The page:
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Newspaper Page Text
By George Elmer Cobb.
(Copyright by"W- JJ. Chapinan.)
"Ttii&is no time for a pillow fight
turn on the liot stuff and give those
people to understan3-t21at they must
vacate!' - ""
These were the "words that express
ed the forcible mandate of John
Brooks, mine t)wner, and Vernon
Whyte tfid nokhke'them one bit.
He liked them less than ever when
he reached the destination to which
There Came a Day.
he had been sent. His orders had been
strict. The Brooks Company operat
ed a big mine at Coketon. Some
squatters had built their poor shacks
on a little plat of ground near the
mine. They were to be evicted. If
they went willingly Whyte was au
thorized to pay "for the removal of
.their "household Irapa to any location
reasonably near. If not, their rude
luts were to.be pulled down over
their head? and they could shift for
. refined, business-like young man,
with the wqrld all before him, the con
fidential secretary of the millionaire
coal operator, as goed as engaged
to his haughty but beautiful daugh
ter, Portia, might heedlessly and sel
fishly ignore what he saw at Coketon,
His was a free, sterling nature, how
ever. He delivered Tils message to the
unfortunate squatters in a kindly,
sorrowing way. More than one of the
group found him an interested coun
sellor and many of them shared hit
pitying charity from his generqm
purse. One case particularly appealec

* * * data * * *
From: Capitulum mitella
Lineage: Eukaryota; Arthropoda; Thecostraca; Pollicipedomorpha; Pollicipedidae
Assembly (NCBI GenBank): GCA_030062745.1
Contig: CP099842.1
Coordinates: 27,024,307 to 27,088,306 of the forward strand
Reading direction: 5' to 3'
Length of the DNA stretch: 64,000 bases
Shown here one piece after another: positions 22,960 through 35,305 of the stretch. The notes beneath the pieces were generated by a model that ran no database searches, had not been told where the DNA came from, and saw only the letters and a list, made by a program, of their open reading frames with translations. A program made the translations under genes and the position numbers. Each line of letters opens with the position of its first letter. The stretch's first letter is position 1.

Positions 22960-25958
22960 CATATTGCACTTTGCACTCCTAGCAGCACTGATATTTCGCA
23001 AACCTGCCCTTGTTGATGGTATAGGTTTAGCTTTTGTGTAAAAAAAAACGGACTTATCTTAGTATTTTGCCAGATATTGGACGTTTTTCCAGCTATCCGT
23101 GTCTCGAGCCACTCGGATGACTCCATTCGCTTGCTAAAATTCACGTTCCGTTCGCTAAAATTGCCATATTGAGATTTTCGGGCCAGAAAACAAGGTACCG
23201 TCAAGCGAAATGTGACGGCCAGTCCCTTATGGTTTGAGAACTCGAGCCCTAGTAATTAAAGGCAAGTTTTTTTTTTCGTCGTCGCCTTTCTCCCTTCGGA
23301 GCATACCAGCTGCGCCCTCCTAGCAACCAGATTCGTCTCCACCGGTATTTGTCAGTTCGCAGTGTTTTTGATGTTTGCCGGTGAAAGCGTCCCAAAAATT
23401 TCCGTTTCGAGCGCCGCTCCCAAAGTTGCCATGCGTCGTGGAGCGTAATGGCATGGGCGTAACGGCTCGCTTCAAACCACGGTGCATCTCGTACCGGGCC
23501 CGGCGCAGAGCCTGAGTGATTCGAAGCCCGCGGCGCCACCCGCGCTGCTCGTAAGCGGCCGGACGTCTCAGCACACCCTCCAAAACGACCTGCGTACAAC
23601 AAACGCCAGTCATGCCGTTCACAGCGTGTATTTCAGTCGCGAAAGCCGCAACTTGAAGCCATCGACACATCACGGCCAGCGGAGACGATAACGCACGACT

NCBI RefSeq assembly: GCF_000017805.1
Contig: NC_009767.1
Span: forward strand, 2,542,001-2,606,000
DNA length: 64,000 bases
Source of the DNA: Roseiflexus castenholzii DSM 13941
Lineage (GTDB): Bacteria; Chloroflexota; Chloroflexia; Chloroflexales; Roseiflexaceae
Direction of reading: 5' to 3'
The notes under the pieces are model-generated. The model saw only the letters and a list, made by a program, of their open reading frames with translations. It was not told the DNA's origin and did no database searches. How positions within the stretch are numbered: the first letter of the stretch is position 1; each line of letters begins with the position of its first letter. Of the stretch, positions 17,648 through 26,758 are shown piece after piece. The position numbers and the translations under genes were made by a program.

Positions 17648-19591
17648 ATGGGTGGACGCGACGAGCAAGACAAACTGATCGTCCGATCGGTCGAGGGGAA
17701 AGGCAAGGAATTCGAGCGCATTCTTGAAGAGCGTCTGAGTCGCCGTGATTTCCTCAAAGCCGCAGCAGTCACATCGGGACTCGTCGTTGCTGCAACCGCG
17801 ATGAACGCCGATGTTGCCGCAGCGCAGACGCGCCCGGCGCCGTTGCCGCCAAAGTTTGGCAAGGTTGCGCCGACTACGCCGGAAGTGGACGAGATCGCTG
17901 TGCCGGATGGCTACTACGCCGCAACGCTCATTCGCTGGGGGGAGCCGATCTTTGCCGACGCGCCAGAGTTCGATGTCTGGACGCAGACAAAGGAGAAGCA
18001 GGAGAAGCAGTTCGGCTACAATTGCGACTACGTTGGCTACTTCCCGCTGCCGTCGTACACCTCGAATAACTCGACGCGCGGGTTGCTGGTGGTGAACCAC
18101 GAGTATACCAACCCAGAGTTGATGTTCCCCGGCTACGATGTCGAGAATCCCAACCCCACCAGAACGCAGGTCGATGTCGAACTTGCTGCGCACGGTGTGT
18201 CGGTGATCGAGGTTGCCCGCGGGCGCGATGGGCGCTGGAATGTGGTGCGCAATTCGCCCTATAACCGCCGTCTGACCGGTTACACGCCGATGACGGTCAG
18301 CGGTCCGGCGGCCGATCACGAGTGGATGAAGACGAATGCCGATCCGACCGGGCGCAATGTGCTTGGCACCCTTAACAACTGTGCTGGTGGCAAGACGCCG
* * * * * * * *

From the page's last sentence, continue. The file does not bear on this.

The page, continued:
In an old cottage that had one
been the home habitation of a Kttk
farm, Whyte tame across Neva Dor
ris and her brother Gabriel. The firs
moment his eyes rested upon th"
clear, earnest face of the girl some
thing stirred within him as if he ha
met an ideal.' She was composed
modest, business-like. She indicatec
that If the law ordered them to leav
the house they would obey. Yet hei
lip quivered and there was a latest
flush of half-resentment, half indig
nation In her eyes.
"Mo Brooks niight have spared
us, she said. "It .was my dead tamer
who first discovered the coal nere,
cannot tell how, for he died suddenly.
but before his death 1 know he had
some important business negotiations
with the company. He once owned
this ground. I was amazed when he.
died to find that he had left us noth
ing." "Shall I present these facts to Mr.
Brooks," suggested Whyte gently.
"I have written to him twfee in
regard to the matter," responded the
girl. "He has never deigned to no
tice my commtmfcations. I have man
aged to earn a pittance-at sewing. My
poor brother, crippled in one arm, the
result of an overblast in the mine, is
given work there. I do not wish to
antagonize- the company, so we will
move, but I feel that yre have rights